Annie Dillard on presence over productivity
For Black Music Month, beloved poet Langston Hughes’s little-known and lovely 1942 children’s book about the history of jazz.
A sensory map of New York’s smelliest neighborhoods by Scottish designer and cartographer Kate McLean. Best thing since these hand-drawn memory maps of Manhattan and Paula Scher’s stunningly subjective typographic maps.
Newly revealed manuscript of a Samuel Beckett’s much-revised first major novel features doodles of James Joyce, Charlie Chaplin, and the Becket himself.
Complement with a peek inside the notebooks and sketchbooks of celebrated creators and the Moleskines of great artists and designers.
Minimalist pictogram icons for famous painters, using colors and shapes reflective of their signature styles.
10 famous painters’ lives, visualized as minimalist infographic biographies.
Stunning vintage footage of New York City in living color, 1939. Complement with Berenice Abbott’s iconic black-and-white series, Changing New York.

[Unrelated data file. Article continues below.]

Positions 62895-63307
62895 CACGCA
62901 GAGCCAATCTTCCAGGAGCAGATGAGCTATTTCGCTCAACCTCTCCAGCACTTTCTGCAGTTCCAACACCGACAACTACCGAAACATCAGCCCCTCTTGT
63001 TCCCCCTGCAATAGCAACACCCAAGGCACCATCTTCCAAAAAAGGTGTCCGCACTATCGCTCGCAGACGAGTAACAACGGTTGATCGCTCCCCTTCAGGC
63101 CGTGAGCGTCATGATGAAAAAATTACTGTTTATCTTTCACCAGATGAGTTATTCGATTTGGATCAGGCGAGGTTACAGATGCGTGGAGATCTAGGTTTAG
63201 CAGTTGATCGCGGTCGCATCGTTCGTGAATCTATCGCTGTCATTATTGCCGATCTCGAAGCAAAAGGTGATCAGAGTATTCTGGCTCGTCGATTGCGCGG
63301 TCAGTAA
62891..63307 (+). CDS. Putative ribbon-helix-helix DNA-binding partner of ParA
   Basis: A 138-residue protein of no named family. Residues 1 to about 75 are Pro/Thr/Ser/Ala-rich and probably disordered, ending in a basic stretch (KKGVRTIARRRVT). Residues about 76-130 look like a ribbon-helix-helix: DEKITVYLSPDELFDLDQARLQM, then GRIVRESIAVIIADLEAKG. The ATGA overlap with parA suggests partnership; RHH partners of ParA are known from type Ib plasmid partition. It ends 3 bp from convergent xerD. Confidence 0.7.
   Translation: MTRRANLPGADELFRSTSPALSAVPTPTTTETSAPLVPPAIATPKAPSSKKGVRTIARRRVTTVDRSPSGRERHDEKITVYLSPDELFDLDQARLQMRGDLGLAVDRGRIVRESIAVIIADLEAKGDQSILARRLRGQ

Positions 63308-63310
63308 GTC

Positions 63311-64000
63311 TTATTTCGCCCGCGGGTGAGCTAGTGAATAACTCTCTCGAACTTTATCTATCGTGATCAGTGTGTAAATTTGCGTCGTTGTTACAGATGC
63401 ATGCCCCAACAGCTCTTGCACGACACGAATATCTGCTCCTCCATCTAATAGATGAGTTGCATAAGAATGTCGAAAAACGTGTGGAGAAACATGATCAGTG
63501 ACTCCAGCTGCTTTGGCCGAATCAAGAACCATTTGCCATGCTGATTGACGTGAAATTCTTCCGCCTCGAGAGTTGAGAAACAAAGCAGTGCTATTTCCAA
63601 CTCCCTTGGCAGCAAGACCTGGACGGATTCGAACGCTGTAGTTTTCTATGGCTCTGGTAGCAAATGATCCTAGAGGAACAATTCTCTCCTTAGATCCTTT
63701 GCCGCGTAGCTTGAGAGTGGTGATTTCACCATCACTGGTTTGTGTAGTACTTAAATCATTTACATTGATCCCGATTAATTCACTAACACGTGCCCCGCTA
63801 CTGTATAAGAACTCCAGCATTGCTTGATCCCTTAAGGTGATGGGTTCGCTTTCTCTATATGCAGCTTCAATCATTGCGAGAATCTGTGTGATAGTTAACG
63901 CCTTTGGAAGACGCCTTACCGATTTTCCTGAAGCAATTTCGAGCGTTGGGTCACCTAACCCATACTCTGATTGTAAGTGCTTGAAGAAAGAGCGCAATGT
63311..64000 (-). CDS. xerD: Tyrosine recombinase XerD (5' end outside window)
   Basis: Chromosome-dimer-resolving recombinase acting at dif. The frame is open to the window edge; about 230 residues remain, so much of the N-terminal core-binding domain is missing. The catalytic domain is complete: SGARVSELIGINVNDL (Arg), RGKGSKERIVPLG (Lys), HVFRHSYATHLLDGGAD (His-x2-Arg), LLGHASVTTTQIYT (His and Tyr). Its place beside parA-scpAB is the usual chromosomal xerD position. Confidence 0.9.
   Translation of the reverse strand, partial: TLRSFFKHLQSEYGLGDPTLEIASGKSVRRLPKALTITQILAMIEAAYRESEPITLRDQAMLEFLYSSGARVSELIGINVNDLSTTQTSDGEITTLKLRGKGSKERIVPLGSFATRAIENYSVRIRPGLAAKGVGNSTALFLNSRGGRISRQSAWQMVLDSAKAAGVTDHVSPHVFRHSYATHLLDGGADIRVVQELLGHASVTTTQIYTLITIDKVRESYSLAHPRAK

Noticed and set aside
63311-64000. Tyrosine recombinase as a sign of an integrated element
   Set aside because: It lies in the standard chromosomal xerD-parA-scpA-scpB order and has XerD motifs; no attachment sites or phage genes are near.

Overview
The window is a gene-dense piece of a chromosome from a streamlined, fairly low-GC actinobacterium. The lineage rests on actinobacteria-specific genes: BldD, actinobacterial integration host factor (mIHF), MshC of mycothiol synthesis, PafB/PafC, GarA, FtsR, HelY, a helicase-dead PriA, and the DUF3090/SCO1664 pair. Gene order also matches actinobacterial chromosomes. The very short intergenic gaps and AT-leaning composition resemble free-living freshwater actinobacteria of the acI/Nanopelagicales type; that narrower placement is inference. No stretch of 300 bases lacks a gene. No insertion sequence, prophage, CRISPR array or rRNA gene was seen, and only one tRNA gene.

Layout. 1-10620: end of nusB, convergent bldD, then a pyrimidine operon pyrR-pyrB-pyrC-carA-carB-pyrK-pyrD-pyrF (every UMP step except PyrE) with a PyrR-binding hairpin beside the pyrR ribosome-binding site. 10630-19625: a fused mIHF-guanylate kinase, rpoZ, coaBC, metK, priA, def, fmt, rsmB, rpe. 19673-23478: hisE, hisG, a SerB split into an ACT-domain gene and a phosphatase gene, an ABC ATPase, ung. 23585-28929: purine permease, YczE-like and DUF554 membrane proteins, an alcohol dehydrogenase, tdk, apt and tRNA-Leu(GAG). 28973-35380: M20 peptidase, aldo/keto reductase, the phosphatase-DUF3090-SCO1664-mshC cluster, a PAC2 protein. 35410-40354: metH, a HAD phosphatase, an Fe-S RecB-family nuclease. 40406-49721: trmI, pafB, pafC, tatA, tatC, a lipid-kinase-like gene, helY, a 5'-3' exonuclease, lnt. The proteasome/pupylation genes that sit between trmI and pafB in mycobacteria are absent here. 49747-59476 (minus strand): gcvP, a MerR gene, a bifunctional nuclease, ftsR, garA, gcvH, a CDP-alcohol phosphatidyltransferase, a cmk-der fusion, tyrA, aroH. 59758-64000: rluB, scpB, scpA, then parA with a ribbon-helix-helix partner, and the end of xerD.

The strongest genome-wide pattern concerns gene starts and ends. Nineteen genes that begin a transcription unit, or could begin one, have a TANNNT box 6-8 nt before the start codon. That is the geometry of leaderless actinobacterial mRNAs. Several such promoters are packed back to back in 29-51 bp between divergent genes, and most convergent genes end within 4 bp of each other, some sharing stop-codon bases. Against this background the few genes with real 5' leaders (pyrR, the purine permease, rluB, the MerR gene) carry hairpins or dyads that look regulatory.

When André was 12, he was already over 6 feet tall and weighed 240 pounds. He was too big to fit on the local school bus and his family didn’t have the money to buy a car that could deal with his weight if it drove him to and from school.
Samuel Beckett, Nobel Prize winner (literature) and esteemed playwright, probably most noted for Waiting for Godot, bought some land in 1953 near a hamlet around forty miles northeast of Paris and built a cottage for himself with the help of some locals. One of the locals that helped him build the cottage was a Bulgarian-born farmer named Boris Rousimoff, who Beckett befriended and would sometimes play cards with. As you might’ve been able to guess, Rousimoff’s son was André the Giant, and when Beckett found out that Rousimoff was having trouble getting his son to school, Beckett offered to drive André to school in his truck — a vehicle that could fit André — to repay Rousimoff for helping to build Beckett’s cottage. Adorably, when André recounted the drives with Beckett, he revealed they rarely talked about anything other than cricket.
A sociogram of jazz recording sessions in the 1920s.